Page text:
Veterans Affairs Minister Kent Hehr announced yesterday plans to scale back the limit for reimbursement from 10 grams of medical marijuana per day to three, with an exception for Veterans in "exceptional circumstances". The new policy will take effect in May 2017. Hehr indicated this decision is in response to rising prescriptions, rising associated costs, and a lack of policy on prescribing medical marijuana.
Yet questions remain about the circumstance associated with the rising prescriptions and costs, and whether these increases may be offset by a significant reduction in alternate medicines treating similar health issues.
Further research is needed to understand the increase in prescriptions, the efficacy of cannabinoid-based therapy, and the full financial implications of reimbursement. As well, the medical community must establish effective policies and standards to prescribe, treat and monitor patients using medical marijuana to ensure the care and wellbeing of Canada’s Veterans.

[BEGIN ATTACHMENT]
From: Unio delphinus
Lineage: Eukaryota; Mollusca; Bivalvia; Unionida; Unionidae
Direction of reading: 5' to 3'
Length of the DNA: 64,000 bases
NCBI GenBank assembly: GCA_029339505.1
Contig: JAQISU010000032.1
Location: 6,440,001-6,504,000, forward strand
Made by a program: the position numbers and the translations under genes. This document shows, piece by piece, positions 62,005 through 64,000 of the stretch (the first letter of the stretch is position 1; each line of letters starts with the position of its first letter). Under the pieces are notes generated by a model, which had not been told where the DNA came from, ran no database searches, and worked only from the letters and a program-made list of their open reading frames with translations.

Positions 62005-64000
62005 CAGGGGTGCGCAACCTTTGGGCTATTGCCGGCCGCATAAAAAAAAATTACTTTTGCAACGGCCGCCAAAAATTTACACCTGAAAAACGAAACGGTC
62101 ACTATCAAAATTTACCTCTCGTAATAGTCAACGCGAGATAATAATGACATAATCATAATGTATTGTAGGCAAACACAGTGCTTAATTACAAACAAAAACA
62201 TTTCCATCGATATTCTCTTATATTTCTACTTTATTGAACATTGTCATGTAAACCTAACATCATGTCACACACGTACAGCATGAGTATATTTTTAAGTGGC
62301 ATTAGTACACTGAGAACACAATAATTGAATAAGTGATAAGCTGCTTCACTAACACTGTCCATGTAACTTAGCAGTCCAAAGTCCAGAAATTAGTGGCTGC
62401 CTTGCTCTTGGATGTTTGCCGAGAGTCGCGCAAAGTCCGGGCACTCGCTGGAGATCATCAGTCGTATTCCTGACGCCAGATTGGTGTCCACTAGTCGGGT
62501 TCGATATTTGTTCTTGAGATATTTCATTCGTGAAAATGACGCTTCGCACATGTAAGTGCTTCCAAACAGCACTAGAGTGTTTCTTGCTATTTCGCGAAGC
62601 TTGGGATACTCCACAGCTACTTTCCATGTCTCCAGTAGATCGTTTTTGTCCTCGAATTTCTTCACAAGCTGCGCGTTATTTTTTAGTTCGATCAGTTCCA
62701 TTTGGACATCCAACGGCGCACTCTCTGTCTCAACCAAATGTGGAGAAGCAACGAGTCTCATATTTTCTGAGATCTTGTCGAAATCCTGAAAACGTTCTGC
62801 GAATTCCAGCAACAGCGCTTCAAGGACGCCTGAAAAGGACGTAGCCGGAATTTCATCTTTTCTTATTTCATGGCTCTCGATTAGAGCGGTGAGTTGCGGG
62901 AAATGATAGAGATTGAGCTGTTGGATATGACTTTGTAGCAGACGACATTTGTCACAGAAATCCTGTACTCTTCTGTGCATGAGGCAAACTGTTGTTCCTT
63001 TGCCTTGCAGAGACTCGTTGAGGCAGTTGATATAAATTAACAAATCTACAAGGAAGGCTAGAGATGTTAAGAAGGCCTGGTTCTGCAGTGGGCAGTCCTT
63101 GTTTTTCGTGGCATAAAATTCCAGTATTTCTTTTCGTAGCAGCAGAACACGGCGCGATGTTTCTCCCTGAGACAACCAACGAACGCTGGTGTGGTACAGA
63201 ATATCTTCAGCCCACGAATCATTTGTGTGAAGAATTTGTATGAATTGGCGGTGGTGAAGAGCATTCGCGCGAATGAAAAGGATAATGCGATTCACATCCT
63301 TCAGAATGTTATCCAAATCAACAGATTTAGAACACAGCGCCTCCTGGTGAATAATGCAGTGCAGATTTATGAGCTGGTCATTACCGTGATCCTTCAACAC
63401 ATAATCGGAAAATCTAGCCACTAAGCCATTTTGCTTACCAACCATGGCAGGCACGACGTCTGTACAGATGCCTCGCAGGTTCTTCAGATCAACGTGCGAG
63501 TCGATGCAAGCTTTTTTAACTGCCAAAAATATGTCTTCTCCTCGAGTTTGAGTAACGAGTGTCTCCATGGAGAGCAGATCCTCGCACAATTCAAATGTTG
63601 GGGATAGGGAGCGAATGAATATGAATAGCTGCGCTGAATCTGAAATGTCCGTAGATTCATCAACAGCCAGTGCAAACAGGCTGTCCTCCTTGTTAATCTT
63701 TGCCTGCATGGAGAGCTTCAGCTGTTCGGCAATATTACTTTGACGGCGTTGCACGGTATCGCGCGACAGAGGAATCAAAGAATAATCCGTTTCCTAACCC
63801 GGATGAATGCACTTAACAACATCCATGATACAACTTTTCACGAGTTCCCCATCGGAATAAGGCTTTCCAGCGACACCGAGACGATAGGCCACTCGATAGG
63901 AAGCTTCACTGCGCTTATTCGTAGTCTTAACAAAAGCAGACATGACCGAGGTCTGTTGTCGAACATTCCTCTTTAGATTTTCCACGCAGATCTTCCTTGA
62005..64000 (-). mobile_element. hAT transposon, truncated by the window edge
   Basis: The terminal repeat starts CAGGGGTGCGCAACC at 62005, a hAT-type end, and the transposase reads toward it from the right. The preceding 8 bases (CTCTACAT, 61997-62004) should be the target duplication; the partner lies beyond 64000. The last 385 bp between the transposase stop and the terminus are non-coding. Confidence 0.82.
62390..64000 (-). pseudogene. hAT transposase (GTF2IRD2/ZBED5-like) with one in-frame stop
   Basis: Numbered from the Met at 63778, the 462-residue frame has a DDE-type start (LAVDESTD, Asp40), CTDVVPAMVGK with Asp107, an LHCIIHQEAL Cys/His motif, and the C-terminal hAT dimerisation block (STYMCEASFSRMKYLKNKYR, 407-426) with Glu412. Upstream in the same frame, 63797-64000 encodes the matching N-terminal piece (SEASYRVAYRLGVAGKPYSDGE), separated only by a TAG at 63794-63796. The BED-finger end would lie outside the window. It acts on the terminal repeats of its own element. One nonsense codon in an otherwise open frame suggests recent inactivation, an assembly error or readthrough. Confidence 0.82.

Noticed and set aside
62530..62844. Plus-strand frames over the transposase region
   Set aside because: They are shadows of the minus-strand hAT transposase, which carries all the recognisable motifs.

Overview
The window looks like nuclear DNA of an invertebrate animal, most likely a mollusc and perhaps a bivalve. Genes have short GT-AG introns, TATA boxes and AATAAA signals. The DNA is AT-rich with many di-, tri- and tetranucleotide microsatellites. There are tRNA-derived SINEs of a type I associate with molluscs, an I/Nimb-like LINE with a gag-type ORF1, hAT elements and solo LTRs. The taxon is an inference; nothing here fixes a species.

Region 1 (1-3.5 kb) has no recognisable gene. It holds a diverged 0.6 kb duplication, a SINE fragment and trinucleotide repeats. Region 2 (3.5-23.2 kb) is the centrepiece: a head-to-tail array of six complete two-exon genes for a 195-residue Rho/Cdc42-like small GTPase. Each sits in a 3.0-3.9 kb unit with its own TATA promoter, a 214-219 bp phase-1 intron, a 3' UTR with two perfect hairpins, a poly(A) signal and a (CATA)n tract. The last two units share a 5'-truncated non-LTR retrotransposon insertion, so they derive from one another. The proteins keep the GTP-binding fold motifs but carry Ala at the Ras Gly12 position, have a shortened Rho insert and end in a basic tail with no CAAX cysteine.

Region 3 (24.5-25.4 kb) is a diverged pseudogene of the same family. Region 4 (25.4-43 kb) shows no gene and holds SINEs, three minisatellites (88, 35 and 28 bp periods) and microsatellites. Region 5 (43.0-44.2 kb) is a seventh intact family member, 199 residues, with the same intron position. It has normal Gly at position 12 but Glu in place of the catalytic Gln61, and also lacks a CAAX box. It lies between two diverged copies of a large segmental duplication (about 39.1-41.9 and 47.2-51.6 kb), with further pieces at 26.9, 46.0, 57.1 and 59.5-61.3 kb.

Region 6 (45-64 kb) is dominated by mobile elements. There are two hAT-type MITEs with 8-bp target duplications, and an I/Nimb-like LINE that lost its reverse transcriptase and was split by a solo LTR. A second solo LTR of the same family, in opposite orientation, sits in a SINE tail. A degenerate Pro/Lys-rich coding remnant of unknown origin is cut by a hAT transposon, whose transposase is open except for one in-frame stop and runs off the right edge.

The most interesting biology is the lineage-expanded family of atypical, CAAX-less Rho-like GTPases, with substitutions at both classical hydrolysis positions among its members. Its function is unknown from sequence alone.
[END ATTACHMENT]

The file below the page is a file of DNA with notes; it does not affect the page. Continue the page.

In early November the Legion sent a letter to the Minister of National Defence and the Minister of Veterans Affairs urging the Government to research medical marijuana to ensure safe treatment for Veterans. While the Legion is pleased to hear Veterans Affairs Canada plans to revisit medical marijuana to ensure the policy reflects latest research and best practices, with this latest announcement it is clear that research must become a priority, both to ensure cannabinoid-based therapy is a safe method of treatment, and to ensure it is prescribed correctly and duly reimbursed. Canada’s ill and injured Veterans who require medical marijuana today cannot be left to contend with arbitrary policies around medical marijuana.